First Person: Why Adam Schwab’s still standing in the group buying war

Adam Schwab is the head of, one of the group buying companies still thriving in the market. The business – which combined with last year – is turning over more than $50 million, and Schwab says it’s profitable, too.

Schwab says staying alive in the troubled group buying market hasn’t been easy, but some determination and a dedication to working alongside the troops on the ground is what keeps him on track.

I can be pretty pessimistic. But I’m more optimistic about the business than I’ve ever been, even more so than in the early days of runaway growth.

We’re a conservative company. We didn’t go overboard with acquisitions in the early days. The fundamentals of the business have been improving, and as the industry has gone on, cost of acquisitions have gone down.

We’ve been able to maintain profitability. Even as we integrated Ouffer into Deals, we’ve been able to navigate that fairly easily.

More than two-thirds of our customers come back. People tend to say a lot of group buying customers don’t come back. But if that was true, we wouldn’t have advertisers returning five, 10 or 15 times.

But there were absolutely challenges from the technology side. We went to a new platform, which had some great benefits but also some changes we needed to make. It was the tech problems that took the longest to sort out.

The cultures were similar and weren’t a problem at all. The executive team has stuck around, which makes more of an inspiration than it would have been otherwise.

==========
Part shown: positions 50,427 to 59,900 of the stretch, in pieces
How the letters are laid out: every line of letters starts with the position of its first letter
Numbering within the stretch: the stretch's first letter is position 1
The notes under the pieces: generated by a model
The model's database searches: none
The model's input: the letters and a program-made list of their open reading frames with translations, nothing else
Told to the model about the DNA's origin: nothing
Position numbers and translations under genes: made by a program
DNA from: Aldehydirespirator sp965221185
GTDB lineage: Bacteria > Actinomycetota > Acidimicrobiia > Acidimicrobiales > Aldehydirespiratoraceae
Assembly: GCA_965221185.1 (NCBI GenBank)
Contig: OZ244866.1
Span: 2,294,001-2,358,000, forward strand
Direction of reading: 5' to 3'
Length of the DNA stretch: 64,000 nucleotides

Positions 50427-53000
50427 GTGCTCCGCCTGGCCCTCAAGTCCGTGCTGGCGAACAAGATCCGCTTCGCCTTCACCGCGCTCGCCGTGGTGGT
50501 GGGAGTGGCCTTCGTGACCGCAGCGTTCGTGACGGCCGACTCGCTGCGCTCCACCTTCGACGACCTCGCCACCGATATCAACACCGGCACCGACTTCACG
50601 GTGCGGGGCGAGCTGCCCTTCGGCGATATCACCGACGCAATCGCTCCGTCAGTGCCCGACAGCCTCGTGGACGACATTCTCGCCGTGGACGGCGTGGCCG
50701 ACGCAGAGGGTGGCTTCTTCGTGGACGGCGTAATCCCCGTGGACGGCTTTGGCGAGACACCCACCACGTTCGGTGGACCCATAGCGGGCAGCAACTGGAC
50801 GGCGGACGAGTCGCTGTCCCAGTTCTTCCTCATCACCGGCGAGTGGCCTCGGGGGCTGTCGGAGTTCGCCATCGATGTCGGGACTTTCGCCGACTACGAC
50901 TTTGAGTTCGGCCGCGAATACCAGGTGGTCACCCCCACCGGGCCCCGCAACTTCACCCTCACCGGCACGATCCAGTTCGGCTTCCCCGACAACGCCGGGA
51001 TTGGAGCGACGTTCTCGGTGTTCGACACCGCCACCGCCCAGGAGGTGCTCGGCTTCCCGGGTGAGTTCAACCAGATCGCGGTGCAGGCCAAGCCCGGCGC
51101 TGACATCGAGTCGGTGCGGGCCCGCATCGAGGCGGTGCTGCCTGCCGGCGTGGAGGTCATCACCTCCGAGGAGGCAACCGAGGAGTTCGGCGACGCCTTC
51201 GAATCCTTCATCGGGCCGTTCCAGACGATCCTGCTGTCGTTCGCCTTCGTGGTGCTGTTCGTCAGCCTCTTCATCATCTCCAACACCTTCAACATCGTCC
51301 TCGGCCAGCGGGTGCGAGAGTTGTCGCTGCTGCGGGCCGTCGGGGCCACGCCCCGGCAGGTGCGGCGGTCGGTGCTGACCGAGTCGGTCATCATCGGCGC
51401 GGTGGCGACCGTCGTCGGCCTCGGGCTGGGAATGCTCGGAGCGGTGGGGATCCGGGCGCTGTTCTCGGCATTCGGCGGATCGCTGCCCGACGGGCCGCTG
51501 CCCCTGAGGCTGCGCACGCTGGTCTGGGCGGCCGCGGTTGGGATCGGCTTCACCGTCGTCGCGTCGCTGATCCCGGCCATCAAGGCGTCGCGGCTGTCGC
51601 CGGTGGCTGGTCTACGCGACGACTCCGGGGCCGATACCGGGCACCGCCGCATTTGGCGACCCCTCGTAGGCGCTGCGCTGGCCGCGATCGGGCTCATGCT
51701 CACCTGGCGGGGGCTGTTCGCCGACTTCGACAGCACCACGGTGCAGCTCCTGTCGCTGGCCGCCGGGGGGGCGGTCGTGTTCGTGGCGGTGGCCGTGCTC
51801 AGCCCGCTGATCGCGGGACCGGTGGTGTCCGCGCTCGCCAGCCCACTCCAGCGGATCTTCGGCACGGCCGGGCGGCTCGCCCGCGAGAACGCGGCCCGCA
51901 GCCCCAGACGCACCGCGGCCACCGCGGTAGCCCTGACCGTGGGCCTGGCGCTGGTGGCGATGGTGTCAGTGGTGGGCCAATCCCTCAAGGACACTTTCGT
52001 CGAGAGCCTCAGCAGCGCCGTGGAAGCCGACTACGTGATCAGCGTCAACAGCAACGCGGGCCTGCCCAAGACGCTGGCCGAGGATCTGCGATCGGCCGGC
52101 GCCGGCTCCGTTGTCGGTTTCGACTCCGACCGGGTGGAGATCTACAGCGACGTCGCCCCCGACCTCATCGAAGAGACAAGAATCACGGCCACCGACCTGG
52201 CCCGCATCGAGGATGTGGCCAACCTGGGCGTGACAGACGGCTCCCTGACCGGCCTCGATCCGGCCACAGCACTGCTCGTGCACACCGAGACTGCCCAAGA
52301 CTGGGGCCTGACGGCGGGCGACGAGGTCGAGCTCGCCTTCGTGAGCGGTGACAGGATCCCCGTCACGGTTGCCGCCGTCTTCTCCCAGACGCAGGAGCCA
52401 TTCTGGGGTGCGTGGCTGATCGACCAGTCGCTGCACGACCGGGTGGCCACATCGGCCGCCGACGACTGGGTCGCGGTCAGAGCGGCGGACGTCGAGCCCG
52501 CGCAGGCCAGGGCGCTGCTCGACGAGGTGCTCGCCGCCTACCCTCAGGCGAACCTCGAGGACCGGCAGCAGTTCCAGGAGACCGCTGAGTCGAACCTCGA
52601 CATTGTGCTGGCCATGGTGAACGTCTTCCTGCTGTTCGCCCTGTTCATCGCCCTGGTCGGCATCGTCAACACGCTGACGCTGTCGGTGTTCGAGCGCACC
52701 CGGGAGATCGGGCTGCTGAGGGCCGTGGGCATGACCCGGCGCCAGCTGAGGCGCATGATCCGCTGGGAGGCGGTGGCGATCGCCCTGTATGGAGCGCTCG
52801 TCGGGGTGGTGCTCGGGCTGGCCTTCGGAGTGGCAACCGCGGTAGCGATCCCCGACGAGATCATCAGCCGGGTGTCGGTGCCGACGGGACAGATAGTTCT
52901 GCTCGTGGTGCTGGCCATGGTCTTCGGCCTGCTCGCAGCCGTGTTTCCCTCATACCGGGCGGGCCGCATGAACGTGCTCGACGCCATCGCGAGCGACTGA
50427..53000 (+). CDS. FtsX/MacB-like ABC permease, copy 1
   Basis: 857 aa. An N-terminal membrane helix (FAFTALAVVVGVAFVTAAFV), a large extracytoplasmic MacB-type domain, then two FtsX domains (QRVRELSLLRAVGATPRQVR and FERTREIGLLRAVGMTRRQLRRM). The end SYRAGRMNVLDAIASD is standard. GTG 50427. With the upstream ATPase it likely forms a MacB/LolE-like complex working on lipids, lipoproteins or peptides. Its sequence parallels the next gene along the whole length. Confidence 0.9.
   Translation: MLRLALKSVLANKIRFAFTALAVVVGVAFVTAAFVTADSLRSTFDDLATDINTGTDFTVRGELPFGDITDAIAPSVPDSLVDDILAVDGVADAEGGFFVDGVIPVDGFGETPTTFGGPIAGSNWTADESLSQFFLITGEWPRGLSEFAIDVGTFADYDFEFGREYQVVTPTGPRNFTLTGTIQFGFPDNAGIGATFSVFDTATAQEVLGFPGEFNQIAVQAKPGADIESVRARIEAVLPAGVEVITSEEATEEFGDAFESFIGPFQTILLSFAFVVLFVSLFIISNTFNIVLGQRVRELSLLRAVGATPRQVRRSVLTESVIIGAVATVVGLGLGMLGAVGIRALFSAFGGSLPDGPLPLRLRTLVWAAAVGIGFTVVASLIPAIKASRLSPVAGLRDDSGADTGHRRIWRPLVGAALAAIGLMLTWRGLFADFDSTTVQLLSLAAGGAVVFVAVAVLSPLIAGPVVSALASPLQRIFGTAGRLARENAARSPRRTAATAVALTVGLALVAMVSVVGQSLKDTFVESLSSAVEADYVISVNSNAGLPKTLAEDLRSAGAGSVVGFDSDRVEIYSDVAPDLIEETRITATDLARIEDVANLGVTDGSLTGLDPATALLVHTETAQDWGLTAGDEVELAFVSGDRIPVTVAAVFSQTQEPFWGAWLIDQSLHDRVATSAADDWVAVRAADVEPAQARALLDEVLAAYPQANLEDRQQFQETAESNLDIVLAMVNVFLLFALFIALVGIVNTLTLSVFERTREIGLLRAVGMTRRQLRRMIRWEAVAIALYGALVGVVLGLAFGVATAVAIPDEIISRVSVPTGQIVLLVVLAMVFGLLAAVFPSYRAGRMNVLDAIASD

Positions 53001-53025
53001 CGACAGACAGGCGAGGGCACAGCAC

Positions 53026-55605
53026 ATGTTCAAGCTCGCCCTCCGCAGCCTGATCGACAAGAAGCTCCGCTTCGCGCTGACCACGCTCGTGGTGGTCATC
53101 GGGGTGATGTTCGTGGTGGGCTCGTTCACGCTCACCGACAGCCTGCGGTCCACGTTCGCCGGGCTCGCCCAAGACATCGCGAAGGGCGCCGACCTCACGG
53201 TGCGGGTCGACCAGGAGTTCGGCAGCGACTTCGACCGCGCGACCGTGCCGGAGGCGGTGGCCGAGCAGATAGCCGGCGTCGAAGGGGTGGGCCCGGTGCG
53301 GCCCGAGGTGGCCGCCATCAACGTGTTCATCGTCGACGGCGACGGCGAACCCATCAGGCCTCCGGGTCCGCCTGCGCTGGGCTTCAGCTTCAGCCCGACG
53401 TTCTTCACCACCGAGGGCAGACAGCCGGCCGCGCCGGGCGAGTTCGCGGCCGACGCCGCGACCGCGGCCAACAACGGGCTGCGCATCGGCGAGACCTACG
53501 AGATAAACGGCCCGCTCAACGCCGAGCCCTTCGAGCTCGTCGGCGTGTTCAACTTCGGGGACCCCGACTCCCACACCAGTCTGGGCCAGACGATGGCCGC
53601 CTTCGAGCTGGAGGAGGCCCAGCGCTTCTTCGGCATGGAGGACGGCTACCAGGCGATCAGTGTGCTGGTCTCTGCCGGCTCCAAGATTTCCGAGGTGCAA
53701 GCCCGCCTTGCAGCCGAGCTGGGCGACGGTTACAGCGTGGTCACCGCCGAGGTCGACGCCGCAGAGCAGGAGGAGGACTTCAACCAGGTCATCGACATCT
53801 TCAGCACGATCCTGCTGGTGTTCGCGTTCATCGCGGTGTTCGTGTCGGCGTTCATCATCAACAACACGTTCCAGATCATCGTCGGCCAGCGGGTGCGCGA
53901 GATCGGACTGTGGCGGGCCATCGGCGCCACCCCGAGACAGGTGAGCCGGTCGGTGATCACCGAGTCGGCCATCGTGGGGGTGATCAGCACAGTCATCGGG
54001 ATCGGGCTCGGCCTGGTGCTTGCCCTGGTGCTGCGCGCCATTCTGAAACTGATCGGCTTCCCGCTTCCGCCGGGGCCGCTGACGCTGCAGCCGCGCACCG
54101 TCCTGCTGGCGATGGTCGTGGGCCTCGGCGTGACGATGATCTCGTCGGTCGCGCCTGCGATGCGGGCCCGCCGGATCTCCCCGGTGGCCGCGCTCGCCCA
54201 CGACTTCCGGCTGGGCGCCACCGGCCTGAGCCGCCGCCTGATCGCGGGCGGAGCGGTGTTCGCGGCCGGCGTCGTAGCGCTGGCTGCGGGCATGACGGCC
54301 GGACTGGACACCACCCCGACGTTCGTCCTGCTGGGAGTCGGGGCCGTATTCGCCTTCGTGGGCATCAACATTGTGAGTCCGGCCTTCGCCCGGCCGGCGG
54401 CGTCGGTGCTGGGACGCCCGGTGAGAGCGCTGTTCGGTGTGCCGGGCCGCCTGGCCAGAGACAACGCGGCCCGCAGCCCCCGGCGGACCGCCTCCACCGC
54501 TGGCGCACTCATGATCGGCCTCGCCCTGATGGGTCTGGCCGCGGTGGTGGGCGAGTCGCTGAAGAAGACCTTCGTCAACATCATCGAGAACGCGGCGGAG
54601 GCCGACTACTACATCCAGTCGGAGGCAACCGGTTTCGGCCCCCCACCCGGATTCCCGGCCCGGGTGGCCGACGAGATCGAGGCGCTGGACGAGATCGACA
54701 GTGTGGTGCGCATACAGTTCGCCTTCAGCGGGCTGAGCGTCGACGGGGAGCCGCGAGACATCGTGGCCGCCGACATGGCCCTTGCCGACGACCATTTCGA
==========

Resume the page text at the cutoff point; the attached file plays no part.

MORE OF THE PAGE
It’s hard to define a culture in words. But the beauty of being in a company run by the owners has an impact. It’s much different to a large company where owners are distant shareholders. We’re the owners who are the last people to leave at night.

We never went on a hiring binge. We’ve been pretty steady at around 25, then Ouffer added about the same. We rationalised a few roles. We didn’t fire anyone, but there was some natural attrition.

In my role as managing director I’ve been involved in every part of the business. Compared to executives at some competitors, they may not know what’s happening on the ground. I get involved from everything from support, to finance to legal.

It’s hard to have a flat structure if you’re bigger. There’s a difference here, where the managers are the founders, not those who have been hired. The founder is 99% at risk, so they’re going to put that effort in.

My role is so varied I don’t spend a lot of time on any one particular thing.

You need to lead by example. If that means working at 12 at night, so be it, because ultimately, our business is about treating our customers right.

It’s pretty rare I’m not the last person to leave. But that’s almost an old-school view where I think the captain should always be with the ship.

I used to be a lawyer. There was nothing worse than seeing the managing partner leaving early and then you staying until 3am. It’s a privilege to have people work with you and for you, and to take advantage of that I’ve never thought is appropriate.

We’re constantly looking to evolve. But in terms of doing anything else, we haven’t really thought about it. We’re happy with doing what we’re doing now.


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